From an Ayurvedic perspective, Spring is the time of new beginnings, growth and expansion. This is the time of year when the kapha dosha (the energies of water and earth) are increasing. Whenever kapha increases in the body over and above the appropriate amounts, it can exacerbate the factors that cause disease. Spring, then, is an important time to cleanse. And many of the foods used for cleansing are those in season this time of year are those with the bitter, pungent and astringent tastes.
Mung Bean Pancake: Makes 10 – 12 Pancakes
Two cups of whole mung beans (green gram)
One medium onion, finely chopped
One-and-one-half inch piece of ginger, grated
One-half bundle of cilantro, chopped
Grated beet root (optional).
Ghee or coconut oil for cooking pancake
Soak in mung beans overnight in six cups of water. Pour the water out the next morning (use it to water your garden), add fresh water and rinse once.
The mung beans will be swollen and soft from soaking overnight. Put in them in a blender or food processor and add water, little by little (as needed to achieve desired batter consistency) while blending for two or three rounds. Don’t over blend; the batter should be a little coarse.
Remove from blender and add chopped onion, grated ginger and chopped cilantro to batter and mix well. Add Himalayan salt to taste.
Add ghee or oil to pan or skillet and heat, when the pan is hot, pour enough batter to make a pancake. Sprinkle some grated beet root on top of the pancake. Cover with a lid and let simmer on medium heat for about five minutes. Then remove the lid, flip the pancake and cook uncovered for about five minutes.
Serve pancakes hot. Traditionally, coconut chutney is an accompaniment, but may be too cooling for the spring or too heavy for a cleansing diet. Ginger marmalade or something slightly pungent can be supportive.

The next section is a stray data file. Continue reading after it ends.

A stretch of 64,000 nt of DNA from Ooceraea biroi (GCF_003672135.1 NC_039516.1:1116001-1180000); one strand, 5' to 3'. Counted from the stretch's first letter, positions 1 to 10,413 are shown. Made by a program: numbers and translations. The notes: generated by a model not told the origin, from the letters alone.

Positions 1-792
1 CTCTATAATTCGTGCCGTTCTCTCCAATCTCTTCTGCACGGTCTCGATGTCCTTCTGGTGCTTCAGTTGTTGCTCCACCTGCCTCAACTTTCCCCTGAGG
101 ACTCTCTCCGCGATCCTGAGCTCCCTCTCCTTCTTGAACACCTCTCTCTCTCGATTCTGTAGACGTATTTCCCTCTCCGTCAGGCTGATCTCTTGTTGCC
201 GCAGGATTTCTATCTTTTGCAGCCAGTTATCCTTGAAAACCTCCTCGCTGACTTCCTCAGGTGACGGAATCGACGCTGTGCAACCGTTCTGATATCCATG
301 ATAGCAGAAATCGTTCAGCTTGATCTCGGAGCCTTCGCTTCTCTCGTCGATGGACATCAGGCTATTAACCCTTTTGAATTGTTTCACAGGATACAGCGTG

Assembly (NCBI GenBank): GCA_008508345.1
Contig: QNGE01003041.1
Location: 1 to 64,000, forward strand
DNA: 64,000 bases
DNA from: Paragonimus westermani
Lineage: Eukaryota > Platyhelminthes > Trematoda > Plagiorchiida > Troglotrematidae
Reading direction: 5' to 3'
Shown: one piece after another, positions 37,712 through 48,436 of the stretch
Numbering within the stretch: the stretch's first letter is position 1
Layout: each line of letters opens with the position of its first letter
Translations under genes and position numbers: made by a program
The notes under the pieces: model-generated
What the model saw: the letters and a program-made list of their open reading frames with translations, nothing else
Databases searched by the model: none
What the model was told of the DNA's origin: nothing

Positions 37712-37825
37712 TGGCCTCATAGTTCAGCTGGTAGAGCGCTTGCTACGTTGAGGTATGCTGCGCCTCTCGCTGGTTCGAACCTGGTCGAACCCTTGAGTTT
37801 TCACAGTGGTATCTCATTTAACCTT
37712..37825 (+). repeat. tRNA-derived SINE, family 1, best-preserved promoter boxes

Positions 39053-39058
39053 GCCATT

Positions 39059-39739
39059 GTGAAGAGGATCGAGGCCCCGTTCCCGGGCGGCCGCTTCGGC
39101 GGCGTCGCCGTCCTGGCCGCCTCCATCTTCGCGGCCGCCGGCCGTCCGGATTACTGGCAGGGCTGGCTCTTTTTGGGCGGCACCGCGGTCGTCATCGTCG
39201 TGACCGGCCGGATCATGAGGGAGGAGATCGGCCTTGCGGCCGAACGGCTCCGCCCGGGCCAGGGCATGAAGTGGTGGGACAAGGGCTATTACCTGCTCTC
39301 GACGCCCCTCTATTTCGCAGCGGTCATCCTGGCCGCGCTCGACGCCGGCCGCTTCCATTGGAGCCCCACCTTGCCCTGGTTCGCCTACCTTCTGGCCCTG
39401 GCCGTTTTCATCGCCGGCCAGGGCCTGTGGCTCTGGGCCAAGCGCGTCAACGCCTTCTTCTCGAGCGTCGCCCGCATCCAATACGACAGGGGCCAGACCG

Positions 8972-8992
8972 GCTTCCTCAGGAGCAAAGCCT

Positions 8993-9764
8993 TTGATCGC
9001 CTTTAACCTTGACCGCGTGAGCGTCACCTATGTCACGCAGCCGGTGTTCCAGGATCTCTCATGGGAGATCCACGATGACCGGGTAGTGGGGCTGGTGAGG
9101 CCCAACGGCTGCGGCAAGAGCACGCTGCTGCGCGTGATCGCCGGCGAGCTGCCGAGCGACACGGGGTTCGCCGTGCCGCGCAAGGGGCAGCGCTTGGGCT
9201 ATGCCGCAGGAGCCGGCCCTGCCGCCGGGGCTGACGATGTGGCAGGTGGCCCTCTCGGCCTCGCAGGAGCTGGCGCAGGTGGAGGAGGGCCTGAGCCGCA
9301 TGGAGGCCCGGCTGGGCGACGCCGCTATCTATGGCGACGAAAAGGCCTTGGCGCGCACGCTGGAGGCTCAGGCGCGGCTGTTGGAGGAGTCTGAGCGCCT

This can be enjoyed before the meal, eaten as a pickle or added to the plate as a condiment. Ginger appetizer stimulates the digestive fire.
Sliced fresh ginger root
Fresh juice of lemon or lime
Soak ginger in juice with a pinch of Himalayan salt and eat a couple slices before or with meals. Ginger appetizer stimulates digestion, increases the appetite and decreases gas and bloating.
Spring Vegetable Kitcheree
Bitter and astringent vegetables support spring cleansing
1/2 cup brown rice
1/2 cup mung beans
One teaspoon cardamom powder or seeds
One teaspoon ajwain seeds (Ajwain is also known as wild celery. If ajwain seeds cannot be found, celery seeds can be substituted, although celery is sweeter and not as pungent as ajwain.)
One teaspoon ground black pepper
One bundle of scallions chopped in rounds
Finely chopped cilantro
Freshly squeezed juice of
a lemon or lime
Ghee or coconut oil for roasting spices
1/2 inch of ginger root, finely chopped
Two tablespoons of cashew nuts (if desired)
One cup of assorted chopped fresh spring vegetables:
Daikon or radishes, both are kapha reducing in nature.
Combine one cup of vegetables with rice, mung beans, salt, pepper, cardamom and ajwain seeds with four cups of water. Bring to a gentle boil and then simmer.
In a separate pan heat the ghee or coconut oil then add cumin seeds, scallions and cashew nuts, gently roast over medium heat until aromatic compounds are released.